Liverpool is gloriously counter-cultural.
A once booming port that saw the world pass through its docks, Liverpool was fashioned by the working classes. The romanticism of Liverpool formed a community stronger than any other, a community that would produce some of the world’s biggest stars.
In the face of privatisation, Thatcherism and Hillsborough, Liverpool stood strong. The industrious residents of the city refused to be shaken by tragedy; they wanted to be defined by so much more. Kicking and screaming against everything it was told not to do, Liverpool lashed out with beautiful, soulful creativity. Liverpool is a city bursting with culture; a city of stars.
The release of Film Stars Don’t Die in Liverpool, on digital download from 11th March, and Blu-ray and DVD from 19th March, perfectly demonstrates the juxtaposition between stardom and the working classes in Liverpool through the unlikely love story of real-life 1950s Hollywood starlet, Gloria Grahame (played by Annette Bening) and Liverpool lad and budding actor, Peter Turner (Jamie Bell).
To celebrate the film’s home entertainment release, we take a look at the illustrious stars that transformed Liverpool from a city famous for its industry into a cultural powerhouse.
Who else? A band so inextricably linked with the city, ‘Beatles’ may as well be a synonym for ‘Liverpool’. They are its biggest export. It is perhaps, a little cliché to even talk about the two in the same sentence, let alone mention that the Cavern Club is one of Liverpool’s top destinations, but it is an unavoidable fact that they are one and the same.
What doesn’t get talked about as much is the fact The Beatles had their roots in Skiffle; a working class genre of music that started because people couldn’t afford instruments. They were all from humble beginnings, conquered the world and influenced the world of music forever.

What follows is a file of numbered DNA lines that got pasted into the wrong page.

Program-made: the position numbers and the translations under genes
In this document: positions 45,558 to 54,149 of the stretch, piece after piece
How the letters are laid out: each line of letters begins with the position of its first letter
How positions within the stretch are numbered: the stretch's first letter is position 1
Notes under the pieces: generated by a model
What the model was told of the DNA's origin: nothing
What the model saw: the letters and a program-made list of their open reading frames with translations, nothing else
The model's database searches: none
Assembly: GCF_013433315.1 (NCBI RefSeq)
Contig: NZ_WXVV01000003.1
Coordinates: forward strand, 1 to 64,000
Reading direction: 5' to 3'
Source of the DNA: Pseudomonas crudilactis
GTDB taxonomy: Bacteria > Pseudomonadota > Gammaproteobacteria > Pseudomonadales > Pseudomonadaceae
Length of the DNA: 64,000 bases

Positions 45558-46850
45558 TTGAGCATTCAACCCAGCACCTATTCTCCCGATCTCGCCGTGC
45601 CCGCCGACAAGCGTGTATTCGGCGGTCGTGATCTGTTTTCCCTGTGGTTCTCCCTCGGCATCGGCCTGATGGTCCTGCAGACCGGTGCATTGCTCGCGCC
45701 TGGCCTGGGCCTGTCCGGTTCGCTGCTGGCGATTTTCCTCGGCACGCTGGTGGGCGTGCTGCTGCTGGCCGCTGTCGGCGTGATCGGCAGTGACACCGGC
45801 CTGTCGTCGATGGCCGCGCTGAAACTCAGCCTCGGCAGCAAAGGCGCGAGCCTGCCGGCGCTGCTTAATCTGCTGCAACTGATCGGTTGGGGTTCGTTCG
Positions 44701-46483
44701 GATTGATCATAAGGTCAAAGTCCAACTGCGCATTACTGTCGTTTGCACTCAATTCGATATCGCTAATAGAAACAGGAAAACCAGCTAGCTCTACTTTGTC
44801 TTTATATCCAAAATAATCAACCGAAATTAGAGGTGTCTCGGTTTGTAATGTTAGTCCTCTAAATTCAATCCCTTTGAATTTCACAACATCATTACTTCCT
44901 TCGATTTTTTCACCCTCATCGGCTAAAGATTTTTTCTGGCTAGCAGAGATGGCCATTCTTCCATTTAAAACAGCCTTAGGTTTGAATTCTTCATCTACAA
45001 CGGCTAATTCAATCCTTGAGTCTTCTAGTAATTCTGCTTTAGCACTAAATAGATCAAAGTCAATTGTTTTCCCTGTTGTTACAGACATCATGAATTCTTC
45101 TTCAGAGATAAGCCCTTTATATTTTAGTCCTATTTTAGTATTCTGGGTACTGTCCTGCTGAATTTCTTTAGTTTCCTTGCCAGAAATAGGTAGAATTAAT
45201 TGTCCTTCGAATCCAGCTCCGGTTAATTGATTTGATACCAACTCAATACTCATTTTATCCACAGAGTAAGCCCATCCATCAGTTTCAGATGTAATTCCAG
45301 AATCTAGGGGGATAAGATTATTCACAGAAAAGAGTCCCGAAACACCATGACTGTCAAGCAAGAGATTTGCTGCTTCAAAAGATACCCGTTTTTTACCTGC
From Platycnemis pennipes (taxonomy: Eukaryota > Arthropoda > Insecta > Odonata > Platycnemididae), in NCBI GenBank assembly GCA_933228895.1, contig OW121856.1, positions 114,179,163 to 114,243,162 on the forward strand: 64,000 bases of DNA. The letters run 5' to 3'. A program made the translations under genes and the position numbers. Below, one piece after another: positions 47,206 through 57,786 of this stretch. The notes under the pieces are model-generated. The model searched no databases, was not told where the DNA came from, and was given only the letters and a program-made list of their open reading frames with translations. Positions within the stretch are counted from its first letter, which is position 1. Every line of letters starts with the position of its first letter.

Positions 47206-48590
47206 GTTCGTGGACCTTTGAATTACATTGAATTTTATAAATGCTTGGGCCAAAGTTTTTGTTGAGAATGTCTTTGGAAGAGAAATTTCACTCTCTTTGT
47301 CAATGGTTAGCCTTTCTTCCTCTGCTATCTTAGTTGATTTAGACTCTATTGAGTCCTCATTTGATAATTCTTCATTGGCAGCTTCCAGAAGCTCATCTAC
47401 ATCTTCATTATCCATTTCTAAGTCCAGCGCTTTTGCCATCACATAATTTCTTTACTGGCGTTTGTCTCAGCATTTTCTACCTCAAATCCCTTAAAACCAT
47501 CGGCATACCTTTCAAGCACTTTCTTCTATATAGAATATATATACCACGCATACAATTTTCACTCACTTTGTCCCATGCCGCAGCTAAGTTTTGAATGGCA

The McCartney dynasty continues to rage on and with it, Liverpool’s pride of its favourite export. Also, special mention to Ringo. No-one ever mentions Ringo.
Even if you’re an Everton supporter, you have to admit he’s iconic. The last bastion of loyalty in football, Gerrard made the painful wait for another league title more bearable with once in a lifetime moments in Istanbul and Cardiff.
He didn’t do it for England, but he did it for Liverpool and became legendary for the city’s biggest club. He continues to give back to the community that made him who he is through training the Liverpool FC youth teams, and is as passionate about where he comes from as the city is proud of him.
A national treasure. Cilla first found success as a singer in the 1960s alongside The Beatles and Jerry and the Pacemakers, but she is remembered for much, much more. Her broadcasting career saw her rise to become one of the nation’s favourite personalities, with shows like Blind Date and Surprise, Surprise becoming seminal weekend classics that families enjoyed all over the country. The outpouring of pure love when she passed away showed how much she was adored by Liverpool and the British public.
Stephen Graham is one of Liverpool’s unsung stars. His charisma has graced both Hollywood and the UK, having starred in blockbusters Snatch and the Pirates of the Caribbean franchise, to name but two films on his incredibly impressive CV. Instantly recognisable, Graham is emblematic of Liverpool’s thriving performing arts scene that blossomed from the working classes. His unforgettable appearance as Peter Turner’s brother in Film Stars Don’t Die in Liverpool is a fascinating portrayal of family life in a city that was trying to deal with stardom, even though political policy had it on its knees.
Liverpool’s ultimate funny man, John Bishop is one of the UK’s most successful comedians. There’s something about the humour that comes from the North-West that can’t be matched; an acerbic brilliance so relatable people can’t help but fall in love with the person telling the jokes. John Bishop’s cutting observations and down-to-earth demeanour can be attributed to the people of Liverpool’s ability to see things in unique ways and to have the uncanny ability to laugh at self-deprecation. Bishop is a one of a kind comedian who was not only born, but made in Liverpool.
Dark humour, drag and humility, Paul O’Grady is the full package. Though Paul was made famous by his performances as Lily Savage, he is best known for his radio and talk shows. It’s not often that someone can be famous twice for two completely different personalities, but Paul O’Grady made it seem easy. Lily could roast anyone in seconds with witty one-liners, whereas Paul is a trusted confidante; a benevolent relative in whose company you can feel completely relaxed. Symptomatic of the values that Liverpool is famous for, Paul O’Grady’s experiences growing up have etched him into the hearts of millions of Britons.
FILM STARS DON’T DIE IN LIVERPOOL IS AVAILABLE ON DIGITAL DOWNLOAD 11TH MARCH AND ON BLU-RAY AND DVD 19TH MARCH 2018Powered by Sidelines